The invention may be embodied in other specific forms without departing from the spirit or essential characteristics thereof. For example, it will be appreciated that the material in the container can be brought to and maintained at a proper temperature by heating means other than those directly associated in the walls of the container and that for certain applications the container and the spray gun need not be integrally associated so long as suitable spraying temperatures are available and maintained in the vicinity of the nozzle 13 and the chamber 21. i
It will also be understood that certain other related compounds having an unworked needle cone penetration consistency in the 50-110 range may be effectively applied through my invention when brought to at least the melting point temperature and preferably well above, such as to the preheating range referred to hereinbefore. My invention is also effective with lubricating greases such as those having a grease cone penetration consistency from 285 when the material is properly preheated.
The present embodiments are, therefore, to be considered in all respects as illustrative and not restrictive, the scope of the invention being indicated by the appended claims rather than by the foregoing description, and all changes which come within the meaning and range of equivalency of the claims are, therefore, intended to be embraced therein.
1. A device for spraying viscous material which must be maintained at an elevated temperature prior to spraying comprising a handle portion and a barrel portion, said barrel portion having an inner liner member adapted to hold the material to be sprayed, an outer container member spaced from said inner member and rigidly secured and sealed at its upper end to the upper end of said inner liner member with said inner member having a flanged rim portion secured to the top of said outer member, and an electrical heating element disposed between said members, said barrel member also having a detachable cover adapted to sit in sealing contact upon the rim of said container and liner members and having a bore therethrough and being formed with a chamber at its forward end, said cover portion having a convergingdiverging venturi type nozzle rotatably mounted therein at the forward end thereof and being axially adjustable therewith, an air tube disposed within the bore of said cover and having its forward end terminate in said chamber, a siphon tube communicating with said cover member and connecting into a source of liquid within the inner liner and means for conveying heat through the liner member to the said nozzle and cover chamber through said rim portion, and thermostatic means disposed in said outer container member for controlling the heating element to maintain the spray material within the liner at suitable temperature.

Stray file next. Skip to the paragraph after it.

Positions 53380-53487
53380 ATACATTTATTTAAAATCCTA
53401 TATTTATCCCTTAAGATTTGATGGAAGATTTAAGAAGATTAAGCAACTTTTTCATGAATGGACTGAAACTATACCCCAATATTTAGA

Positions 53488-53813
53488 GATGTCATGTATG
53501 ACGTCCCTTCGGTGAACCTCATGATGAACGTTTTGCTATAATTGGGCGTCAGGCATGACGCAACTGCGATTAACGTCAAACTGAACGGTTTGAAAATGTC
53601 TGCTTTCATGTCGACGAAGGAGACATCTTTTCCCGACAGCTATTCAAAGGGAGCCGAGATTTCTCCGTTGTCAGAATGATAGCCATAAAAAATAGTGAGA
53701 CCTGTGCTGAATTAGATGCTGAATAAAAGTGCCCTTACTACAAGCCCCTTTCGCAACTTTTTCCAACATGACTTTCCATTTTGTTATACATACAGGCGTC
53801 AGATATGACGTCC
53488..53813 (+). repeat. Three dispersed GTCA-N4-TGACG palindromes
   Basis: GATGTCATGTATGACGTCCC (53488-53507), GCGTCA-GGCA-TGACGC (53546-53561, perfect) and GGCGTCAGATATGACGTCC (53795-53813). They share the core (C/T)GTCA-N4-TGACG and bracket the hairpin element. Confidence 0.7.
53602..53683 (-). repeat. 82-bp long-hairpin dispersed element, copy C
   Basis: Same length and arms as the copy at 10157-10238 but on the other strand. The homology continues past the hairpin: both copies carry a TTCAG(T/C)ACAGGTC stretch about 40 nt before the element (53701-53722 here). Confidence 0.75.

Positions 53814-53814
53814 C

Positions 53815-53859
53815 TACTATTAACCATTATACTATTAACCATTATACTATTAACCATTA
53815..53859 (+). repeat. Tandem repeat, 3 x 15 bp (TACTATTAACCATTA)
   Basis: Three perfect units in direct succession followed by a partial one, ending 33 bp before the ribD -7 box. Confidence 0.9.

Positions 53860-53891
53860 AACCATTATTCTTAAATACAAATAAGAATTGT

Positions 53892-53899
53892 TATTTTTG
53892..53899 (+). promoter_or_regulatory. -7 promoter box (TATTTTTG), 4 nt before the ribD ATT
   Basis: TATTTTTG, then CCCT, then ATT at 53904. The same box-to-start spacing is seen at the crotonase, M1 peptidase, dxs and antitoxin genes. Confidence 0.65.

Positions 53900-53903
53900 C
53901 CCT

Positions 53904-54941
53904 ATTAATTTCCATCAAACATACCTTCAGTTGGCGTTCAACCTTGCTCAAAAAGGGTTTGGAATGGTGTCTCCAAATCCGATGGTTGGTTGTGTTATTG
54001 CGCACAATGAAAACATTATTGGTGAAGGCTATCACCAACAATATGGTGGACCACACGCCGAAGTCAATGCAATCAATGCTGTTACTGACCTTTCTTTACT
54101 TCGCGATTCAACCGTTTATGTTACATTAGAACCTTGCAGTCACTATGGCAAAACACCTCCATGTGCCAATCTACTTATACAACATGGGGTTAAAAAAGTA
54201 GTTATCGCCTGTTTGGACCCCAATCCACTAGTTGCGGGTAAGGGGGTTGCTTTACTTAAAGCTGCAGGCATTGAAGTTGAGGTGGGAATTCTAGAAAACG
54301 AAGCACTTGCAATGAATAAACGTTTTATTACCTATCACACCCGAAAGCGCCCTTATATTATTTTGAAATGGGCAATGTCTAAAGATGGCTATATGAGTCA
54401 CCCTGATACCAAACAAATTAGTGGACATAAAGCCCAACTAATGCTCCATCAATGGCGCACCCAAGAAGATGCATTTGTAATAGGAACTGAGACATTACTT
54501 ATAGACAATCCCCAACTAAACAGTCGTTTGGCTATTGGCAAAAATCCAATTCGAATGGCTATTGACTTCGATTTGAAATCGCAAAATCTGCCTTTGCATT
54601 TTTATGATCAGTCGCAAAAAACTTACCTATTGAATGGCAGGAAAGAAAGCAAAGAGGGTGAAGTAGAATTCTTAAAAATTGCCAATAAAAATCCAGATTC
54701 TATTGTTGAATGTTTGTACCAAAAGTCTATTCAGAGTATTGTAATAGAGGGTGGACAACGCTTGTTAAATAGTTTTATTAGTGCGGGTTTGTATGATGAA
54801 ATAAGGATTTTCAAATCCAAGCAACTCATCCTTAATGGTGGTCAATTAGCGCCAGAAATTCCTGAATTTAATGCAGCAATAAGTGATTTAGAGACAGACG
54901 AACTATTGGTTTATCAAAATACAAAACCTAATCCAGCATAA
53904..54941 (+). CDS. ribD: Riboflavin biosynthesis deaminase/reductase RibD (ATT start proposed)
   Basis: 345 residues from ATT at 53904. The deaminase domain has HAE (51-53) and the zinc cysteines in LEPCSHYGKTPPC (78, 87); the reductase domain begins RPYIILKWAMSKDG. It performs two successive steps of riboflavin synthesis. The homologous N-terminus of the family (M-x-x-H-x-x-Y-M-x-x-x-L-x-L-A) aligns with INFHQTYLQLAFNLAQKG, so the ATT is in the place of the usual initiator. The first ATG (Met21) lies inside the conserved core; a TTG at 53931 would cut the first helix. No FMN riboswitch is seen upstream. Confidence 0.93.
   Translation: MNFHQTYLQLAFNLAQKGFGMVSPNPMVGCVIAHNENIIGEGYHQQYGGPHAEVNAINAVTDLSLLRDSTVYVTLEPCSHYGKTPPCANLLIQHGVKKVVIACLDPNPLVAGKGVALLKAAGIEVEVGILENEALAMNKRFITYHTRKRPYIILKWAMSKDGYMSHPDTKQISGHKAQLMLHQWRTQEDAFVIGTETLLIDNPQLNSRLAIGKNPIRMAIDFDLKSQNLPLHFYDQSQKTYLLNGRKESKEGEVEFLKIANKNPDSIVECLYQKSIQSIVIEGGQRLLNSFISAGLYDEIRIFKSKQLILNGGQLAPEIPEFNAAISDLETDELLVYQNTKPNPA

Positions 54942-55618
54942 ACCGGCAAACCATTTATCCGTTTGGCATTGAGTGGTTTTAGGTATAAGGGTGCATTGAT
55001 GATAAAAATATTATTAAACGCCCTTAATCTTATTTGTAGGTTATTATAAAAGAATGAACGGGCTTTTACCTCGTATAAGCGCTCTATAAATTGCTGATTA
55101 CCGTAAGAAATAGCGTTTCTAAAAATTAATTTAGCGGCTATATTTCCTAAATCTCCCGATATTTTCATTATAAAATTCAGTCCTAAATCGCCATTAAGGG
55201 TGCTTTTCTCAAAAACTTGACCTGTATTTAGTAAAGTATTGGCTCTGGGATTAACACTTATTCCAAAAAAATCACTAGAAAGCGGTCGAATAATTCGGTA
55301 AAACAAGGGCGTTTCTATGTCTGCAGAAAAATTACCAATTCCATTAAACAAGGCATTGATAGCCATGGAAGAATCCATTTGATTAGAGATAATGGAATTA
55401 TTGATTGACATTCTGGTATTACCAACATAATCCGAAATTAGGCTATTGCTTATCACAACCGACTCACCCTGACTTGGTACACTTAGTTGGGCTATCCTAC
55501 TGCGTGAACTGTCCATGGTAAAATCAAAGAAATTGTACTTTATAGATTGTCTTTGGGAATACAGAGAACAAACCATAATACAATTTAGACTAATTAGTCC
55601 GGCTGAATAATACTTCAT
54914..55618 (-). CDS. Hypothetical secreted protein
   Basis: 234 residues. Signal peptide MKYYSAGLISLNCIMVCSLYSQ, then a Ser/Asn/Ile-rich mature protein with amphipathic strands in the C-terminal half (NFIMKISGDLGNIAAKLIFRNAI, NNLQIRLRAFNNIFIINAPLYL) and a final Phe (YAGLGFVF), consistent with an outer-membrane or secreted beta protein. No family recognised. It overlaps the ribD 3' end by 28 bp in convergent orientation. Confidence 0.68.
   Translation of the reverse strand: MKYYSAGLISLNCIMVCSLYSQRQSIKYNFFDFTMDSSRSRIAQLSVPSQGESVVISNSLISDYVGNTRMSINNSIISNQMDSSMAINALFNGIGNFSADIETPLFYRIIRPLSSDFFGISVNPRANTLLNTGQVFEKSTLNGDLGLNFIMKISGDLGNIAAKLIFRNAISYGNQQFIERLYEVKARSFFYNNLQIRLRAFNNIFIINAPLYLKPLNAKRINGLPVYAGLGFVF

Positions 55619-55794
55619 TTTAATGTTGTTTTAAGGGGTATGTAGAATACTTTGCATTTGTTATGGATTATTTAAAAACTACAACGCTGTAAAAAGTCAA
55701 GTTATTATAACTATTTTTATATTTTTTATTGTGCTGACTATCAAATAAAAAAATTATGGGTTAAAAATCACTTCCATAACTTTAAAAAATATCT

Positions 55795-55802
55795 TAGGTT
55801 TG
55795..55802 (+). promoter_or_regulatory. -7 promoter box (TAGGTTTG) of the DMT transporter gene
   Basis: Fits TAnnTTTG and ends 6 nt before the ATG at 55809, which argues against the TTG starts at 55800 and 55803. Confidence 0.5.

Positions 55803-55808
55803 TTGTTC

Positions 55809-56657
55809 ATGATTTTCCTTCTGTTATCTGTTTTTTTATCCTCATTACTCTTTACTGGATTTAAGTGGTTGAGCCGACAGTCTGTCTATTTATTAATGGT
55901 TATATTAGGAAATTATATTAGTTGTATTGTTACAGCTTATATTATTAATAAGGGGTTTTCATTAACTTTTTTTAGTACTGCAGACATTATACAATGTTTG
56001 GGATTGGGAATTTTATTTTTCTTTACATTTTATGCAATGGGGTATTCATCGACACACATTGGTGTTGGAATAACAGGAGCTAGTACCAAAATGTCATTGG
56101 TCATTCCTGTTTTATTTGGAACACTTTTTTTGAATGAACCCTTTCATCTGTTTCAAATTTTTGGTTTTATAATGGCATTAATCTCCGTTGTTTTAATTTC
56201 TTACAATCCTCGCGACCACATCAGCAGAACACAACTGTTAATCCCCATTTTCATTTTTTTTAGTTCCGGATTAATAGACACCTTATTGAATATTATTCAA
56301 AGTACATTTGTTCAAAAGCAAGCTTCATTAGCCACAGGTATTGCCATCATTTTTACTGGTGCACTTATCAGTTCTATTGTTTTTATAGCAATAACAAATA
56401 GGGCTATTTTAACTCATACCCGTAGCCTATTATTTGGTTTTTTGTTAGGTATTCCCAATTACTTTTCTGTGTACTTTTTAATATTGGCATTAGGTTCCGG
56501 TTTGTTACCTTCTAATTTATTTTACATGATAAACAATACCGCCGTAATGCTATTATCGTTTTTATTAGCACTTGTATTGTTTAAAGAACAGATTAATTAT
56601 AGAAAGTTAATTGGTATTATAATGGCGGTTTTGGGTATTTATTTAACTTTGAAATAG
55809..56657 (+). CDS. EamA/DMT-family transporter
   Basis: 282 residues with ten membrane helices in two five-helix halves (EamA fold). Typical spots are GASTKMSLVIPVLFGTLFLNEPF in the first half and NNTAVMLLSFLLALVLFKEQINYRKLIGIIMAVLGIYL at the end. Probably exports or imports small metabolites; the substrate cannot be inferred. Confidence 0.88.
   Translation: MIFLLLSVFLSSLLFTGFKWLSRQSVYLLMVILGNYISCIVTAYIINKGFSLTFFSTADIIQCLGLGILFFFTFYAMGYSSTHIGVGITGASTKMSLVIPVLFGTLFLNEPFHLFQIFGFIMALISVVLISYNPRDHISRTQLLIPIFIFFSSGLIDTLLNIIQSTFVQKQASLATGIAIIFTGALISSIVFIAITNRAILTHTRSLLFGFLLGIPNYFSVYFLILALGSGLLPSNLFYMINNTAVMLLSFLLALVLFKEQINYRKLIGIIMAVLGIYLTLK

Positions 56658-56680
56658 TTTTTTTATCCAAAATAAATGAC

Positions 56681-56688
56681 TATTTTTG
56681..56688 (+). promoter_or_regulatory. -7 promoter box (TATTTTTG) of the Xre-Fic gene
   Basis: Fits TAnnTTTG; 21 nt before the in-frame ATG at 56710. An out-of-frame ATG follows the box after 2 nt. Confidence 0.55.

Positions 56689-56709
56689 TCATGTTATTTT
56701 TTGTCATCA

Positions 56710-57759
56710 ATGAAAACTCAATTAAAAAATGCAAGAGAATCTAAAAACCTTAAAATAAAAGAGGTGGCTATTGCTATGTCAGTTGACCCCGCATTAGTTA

2. A device for spraying viscous material as described in claim 1, wherein the invention is further defined by having the diameter of the air tube proportioned so that it is smaller than the diameter of the throat of the nozzle and being within the range of 70 to of the diameter of the nozzle.
References Cited in the file of this patent UNITED STATES PATENTS West Apr. 19, 1939